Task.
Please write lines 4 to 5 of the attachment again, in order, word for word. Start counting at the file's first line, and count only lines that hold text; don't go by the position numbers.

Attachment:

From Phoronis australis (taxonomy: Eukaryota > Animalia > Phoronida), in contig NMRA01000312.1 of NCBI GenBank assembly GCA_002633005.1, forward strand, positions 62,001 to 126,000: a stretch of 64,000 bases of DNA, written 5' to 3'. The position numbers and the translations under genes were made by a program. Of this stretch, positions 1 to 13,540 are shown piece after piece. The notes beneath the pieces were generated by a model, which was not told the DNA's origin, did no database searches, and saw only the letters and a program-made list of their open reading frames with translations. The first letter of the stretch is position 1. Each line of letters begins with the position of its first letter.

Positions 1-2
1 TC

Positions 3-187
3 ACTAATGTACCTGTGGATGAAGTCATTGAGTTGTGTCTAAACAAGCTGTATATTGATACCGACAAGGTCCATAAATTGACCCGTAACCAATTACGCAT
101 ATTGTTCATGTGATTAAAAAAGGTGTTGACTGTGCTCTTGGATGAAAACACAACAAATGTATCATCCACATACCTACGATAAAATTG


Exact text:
Positions 3-187
3 ACTAATGTACCTGTGGATGAAGTCATTGAGTTGTGTCTAAACAAGCTGTATATTGATACCGACAAGGTCCATAAATTGACCCGTAACCAATTACGCAT